Microsoft Office has a security feature that allows users to encrypt Office (Word, Excel, PowerPoint, Access, Skype Business) documents with a user-provided password. The password can contain up to 255 characters and uses AES 128-bit advanced encryption by default. Passwords can also be used to restrict modification of the entire document, worksheet or presentation. Due to lack of document encryption, though, these passwords can be removed using a third-party cracking software.
Microsoft Office 2008 for Mac was released on January 15, 2008. It was the only Office for Mac suite to be compiled as a universal binary, being the first to feature native Intel support and the last to feature PowerPC support for G4 and G5 processors, although the suite is unofficially compatible with G3 processors. New features include native Office Open XML file format support, which debuted in Office 2007 for Windows, and stronger Microsoft Office password protection employing AES-128 and SHA-1. Benchmarks suggested that compared to its predecessor, Office 2008 ran at similar speeds on Intel machines and slower speeds on PowerPC machines. Office 2008 also lacked Visual Basic for Applications (VBA) support, leaving it with only 15 months of additional mainstream support compared to its predecessor. Nevertheless, five months after it was released, Microsoft said that Office 2008 was "selling faster than any previous version of Office for Mac in the past 19 years" and affirmed "its commitment to future products for the Mac."
In June 2007, Microsoft announced a new version of the office suite, Office Mobile 2007. It became available as "Office Mobile 6.1" on September 26, 2007, as a free upgrade download to current Windows Mobile 5.0 and 6 users. However, "Office Mobile 6.1 Upgrade" is not compatible with Windows Mobile 5.0 powered devices running builds earlier than 14847. It is a pre-installed feature in subsequent releases of Windows Mobile 6 devices. Office Mobile 6.1 is compatible with the Office Open XML specification like its desktop counterpart.
In Excel and Word 95 and prior editions a weak protection algorithm is used that converts a password to a 16-bit verifier and a 16-byte XOR obfuscation array (page 60/119) key. Hacking software is now readily available to find a 16-byte key and decrypt the password-protected document. Because it's only like a Vigenere Cipher. They can be cracked instantly with the help of precomputation tables.
In Office 2007 (Word, Excel and PowerPoint), protection was significantly enhanced since a modern protection algorithm named Advanced Encryption Standard was used. At present there is no software that can break this encryption. With the help of the SHA-1 hash function, the password is stretched into a 128-bit key 50,000 times before opening the document; as a result, the time required to crack it is vastly increased, similar to PBKDF2, scrypt or other KDFs.
I have an MS Word 2007 format file that is password protected on my own pc. We can't remember the password and of course now want to get into the document. I've tried using Alcomsoft Password Recovery but it was taking days and never got anywhere with it.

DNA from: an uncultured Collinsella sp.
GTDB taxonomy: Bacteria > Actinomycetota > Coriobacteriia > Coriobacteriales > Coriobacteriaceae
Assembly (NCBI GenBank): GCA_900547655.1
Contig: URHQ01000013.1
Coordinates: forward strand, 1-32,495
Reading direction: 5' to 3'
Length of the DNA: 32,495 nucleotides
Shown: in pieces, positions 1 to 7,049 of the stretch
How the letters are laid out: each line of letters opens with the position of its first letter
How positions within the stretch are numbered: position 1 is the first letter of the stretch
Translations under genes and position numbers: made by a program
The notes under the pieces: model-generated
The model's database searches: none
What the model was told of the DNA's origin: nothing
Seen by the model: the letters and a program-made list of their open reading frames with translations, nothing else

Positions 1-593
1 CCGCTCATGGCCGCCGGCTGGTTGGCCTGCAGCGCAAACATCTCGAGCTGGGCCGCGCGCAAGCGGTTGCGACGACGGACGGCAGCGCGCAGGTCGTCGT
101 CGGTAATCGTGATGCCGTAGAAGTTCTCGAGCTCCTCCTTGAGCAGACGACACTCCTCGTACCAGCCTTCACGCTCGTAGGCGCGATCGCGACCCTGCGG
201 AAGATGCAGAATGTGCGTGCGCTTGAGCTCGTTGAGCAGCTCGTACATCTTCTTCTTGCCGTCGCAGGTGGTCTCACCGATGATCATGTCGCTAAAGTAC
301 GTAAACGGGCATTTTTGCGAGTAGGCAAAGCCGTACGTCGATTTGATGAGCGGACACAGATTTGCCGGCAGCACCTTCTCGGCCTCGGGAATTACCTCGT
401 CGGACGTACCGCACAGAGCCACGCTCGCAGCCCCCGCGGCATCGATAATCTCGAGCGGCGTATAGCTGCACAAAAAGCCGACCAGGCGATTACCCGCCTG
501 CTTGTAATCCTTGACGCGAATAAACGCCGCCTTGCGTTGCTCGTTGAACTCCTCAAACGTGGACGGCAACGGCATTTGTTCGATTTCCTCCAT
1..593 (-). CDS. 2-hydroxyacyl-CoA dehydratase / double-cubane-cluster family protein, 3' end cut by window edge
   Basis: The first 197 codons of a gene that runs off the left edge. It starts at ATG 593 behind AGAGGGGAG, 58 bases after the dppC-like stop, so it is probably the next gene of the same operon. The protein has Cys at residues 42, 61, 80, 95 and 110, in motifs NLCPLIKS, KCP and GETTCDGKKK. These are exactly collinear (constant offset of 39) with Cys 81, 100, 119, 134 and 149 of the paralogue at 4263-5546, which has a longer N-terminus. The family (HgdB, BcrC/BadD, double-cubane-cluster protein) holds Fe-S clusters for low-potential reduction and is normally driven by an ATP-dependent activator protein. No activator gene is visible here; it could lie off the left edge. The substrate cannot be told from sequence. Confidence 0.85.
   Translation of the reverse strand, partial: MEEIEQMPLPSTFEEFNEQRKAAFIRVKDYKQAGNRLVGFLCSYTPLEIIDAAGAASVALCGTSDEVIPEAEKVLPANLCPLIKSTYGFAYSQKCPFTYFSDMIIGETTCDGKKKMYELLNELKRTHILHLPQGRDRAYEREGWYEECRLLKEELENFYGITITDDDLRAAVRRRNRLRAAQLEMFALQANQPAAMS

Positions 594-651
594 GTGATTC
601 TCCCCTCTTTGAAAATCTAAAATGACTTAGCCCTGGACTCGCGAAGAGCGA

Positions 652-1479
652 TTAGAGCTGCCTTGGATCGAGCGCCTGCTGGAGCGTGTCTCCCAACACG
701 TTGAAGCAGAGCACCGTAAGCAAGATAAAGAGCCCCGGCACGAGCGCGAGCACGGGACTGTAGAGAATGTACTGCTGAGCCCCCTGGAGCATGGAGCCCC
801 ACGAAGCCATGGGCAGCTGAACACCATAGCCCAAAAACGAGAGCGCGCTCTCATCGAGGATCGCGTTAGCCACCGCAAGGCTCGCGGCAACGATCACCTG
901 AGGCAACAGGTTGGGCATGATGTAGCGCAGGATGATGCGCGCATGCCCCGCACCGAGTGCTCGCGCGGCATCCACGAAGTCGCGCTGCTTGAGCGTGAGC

I'm not sure of the program but I presume it uses some sort of bruteforce attempt to crack the password, the only way to make this faster is to have more processing power, eg. A faster computer/more powerful graphics card.
We have a computer running as a dedicated password cracker since we're in the same position, it's been running the software for about 7 months now haha. It's definitely not a quick solution but it will get there in the end.
Along with the new document format, Office 2007 uses massively improved encryption. Instead of 40-bit RC4 and a single MD5 hashing iteration, Microsoft employed the industry-standard AES-128 for encryption. 50,000 SHA-1 iterations for hashing signify the departure from insecure single-iteration hashes. The use of a long encryption key makes attacks on the key itself unfeasible. Instead, we must recover the original plain-text password, which in turn means that we must run a brute-force attack (or a smart attack based on a dictionary).
Even today, documents encrypted with Office 2007 (and not saved in compatibility mode) are moderately secure. A typical Intel Core i7 CPU provides the recovery speed of about 1,000 passwords per second, while GPU-assisted attacks result in about 200,000 passwords per second using a single NVIDIA Tesla V100. We recommend smart dictionary-based attacks must to recover the password.
In Office 2010, Microsoft has continued with the encryption scheme they introduced in Office 2007. The new Office still uses AES-128 for encryption, and still relies on SHA-1 for hashing. However, the number of hash iterations was doubled from 50,000 (Office 2007) to 100,000 (Office 2010). This was made to account for the evolution of hardware to make passwords at least as secure as they were three years ago.
Summary: twice as strong as Office 2007. Medium speed attacks, brute-force can be used to recover some very short and simple passwords. More complex passwords require smart dictionary attacks. 2b1af7f3a8